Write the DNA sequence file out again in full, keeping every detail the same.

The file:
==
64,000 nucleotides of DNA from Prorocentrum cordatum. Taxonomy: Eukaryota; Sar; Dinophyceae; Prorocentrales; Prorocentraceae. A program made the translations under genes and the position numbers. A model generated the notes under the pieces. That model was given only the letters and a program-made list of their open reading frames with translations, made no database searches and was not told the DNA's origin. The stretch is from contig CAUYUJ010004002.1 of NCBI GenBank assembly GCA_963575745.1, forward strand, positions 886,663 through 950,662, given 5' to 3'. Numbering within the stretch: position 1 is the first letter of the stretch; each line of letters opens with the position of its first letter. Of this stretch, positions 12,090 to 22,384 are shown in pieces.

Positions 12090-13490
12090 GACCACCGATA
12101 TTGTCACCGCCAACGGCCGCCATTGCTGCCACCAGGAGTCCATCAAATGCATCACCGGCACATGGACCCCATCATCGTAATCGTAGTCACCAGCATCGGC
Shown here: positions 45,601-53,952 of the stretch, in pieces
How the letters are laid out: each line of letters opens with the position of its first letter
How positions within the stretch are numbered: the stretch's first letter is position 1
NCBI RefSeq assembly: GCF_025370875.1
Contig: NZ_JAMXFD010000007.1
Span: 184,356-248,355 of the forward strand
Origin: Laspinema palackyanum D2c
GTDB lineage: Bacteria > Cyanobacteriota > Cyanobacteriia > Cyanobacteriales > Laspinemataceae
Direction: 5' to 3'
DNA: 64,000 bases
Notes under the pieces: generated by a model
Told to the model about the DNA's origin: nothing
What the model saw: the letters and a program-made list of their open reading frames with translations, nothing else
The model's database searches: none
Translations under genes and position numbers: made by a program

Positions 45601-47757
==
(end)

64,000 nucleotides of DNA from Prorocentrum cordatum. Taxonomy: Eukaryota; Sar; Dinophyceae; Prorocentrales; Prorocentraceae. A program made the translations under genes and the position numbers. A model generated the notes under the pieces. That model was given only the letters and a program-made list of their open reading frames with translations, made no database searches and was not told the DNA's origin. The stretch is from contig CAUYUJ010004002.1 of NCBI GenBank assembly GCA_963575745.1, forward strand, positions 886,663 through 950,662, given 5' to 3'. Numbering within the stretch: position 1 is the first letter of the stretch; each line of letters opens with the position of its first letter. Of this stretch, positions 12,090 to 22,384 are shown in pieces.

Positions 12090-13490
12090 GACCACCGATA
12101 TTGTCACCGCCAACGGCCGCCATTGCTGCCACCAGGAGTCCATCAAATGCATCACCGGCACATGGACCCCATCATCGTAATCGTAGTCACCAGCATCGGC
Shown here: positions 45,601-53,952 of the stretch, in pieces
How the letters are laid out: each line of letters opens with the position of its first letter
How positions within the stretch are numbered: the stretch's first letter is position 1
NCBI RefSeq assembly: GCF_025370875.1
Contig: NZ_JAMXFD010000007.1
Span: 184,356-248,355 of the forward strand
Origin: Laspinema palackyanum D2c
GTDB lineage: Bacteria > Cyanobacteriota > Cyanobacteriia > Cyanobacteriales > Laspinemataceae
Direction: 5' to 3'
DNA: 64,000 bases
Notes under the pieces: generated by a model
Told to the model about the DNA's origin: nothing
What the model saw: the letters and a program-made list of their open reading frames with translations, nothing else
The model's database searches: none
Translations under genes and position numbers: made by a program

Positions 45601-47757